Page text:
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Greece: New P&R amendment sets off political storm

08 January 2014 Brendan Melck

The legal amendment passed by the Greek parliament on 27 November, which is set to introduce IRP and new maximum price thresholds for off-patent originators and generics, sparked a storm of controversy among Greek politicians. Accusations flew across the political divide about alleged lobbying on behalf of various sections of the pharmaceutical industry.

IRP introduced for generics
The amendment is due to see its first application in the next price bulletin and is slated to be published in January 2014. It states that on losing patent protection originators' prices are to drop 50%. If the price resulting from the calculation of the average of the three lowest-priced markets in the EU for the drug in question is lower than this, then the IRP-based price is to be used. Prices of generics are not to exceed 65% of the price of the off-patent originator, after it has lost patent protection (and been adjusted according to the aforementioned calculations). These rules are to apply to any new off-patent originators and generics, as well as those marketed after 1 January 2012. For drugs marketed prior to that date a series of tiered price cuts are to be implemented. They can change with each price bulletin.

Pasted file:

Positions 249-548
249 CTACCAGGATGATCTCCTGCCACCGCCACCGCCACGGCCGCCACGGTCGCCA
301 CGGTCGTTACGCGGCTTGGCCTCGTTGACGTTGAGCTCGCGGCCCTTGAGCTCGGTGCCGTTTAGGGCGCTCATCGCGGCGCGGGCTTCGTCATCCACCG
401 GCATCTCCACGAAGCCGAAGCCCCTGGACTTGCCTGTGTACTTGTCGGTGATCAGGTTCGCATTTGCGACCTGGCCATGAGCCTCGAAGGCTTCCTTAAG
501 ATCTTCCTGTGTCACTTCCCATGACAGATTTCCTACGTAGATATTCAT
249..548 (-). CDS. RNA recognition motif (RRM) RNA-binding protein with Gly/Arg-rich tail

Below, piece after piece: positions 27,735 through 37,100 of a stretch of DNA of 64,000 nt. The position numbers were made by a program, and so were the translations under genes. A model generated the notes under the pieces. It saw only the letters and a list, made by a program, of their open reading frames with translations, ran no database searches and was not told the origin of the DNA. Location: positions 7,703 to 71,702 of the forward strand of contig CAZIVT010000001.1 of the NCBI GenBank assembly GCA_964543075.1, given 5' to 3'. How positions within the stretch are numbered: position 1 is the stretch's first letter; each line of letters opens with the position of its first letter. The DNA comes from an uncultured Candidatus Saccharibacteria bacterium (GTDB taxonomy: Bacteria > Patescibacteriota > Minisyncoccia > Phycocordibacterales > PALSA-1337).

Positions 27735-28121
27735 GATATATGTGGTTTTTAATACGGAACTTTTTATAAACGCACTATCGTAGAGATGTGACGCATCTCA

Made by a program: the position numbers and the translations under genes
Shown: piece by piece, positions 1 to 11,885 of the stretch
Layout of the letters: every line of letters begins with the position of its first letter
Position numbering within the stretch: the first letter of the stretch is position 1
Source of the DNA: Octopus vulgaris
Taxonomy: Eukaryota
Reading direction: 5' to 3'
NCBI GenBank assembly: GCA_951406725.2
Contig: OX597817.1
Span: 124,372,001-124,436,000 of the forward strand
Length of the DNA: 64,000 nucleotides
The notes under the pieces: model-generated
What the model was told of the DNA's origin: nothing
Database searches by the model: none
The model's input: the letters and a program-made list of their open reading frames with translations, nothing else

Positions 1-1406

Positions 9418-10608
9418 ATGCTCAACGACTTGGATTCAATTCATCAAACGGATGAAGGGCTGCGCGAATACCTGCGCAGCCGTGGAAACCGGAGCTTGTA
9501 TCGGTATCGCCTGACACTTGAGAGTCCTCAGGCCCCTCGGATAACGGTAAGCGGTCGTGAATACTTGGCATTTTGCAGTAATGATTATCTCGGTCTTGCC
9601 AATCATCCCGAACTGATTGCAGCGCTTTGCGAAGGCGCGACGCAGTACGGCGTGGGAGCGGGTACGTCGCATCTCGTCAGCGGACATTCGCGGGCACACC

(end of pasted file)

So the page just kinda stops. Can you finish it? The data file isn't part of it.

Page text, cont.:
Political row
These pricing measures are at the centre of the political row. On the one side, the coalition government with health minister Adonis Georgiadis in the middle of it all, has been accused by the left-wing political grouping SYRIZA of acting in the interests of multinational pharmaceutical companies (the amendment only features price cuts for generics). Greek pharmaceutical companies are involved almost exclusively in the production of generics--branded generics in particular. SYRIZA has argued that the amendment's emphasis on drastically reducing prices of generics could have a severely damaging impact on these Greek producers, while favouring producers from low-cost production nations. SYRIZA, in turn, has been accused of having directly vested interests in the Greek pharmaceutical industry, with health minister Georgiadis pointing to the advertising of Greek pharmaceutical companies on the SYRIZA-affiliated radio station.

The amendment passed through parliament without the support of SYRIZA, and according to the Greek news source MacroPolis, the left-wing group was not able to put sufficiently convincing arguments up against a policy which will see taxpayers' costs reduced and pharmaceutical companies profits clipped. However, the argument that Greek pharmaceutical companies are likely to be the worst affected by the policy holds some weight. Larger generics producers from outside Greece are likely to be able to afford to sell their products at the reduced prices set to apply under the new amendment with less of an impact on their profits. This leads to concerns not only about the potential liquidation of some Greek producers, but also about the likelihood of drugs disappearing from the market when companies which cannot continue to market them due to economic viability. They may start to withdraw or stop producing them completely.

Financial limits for prescribing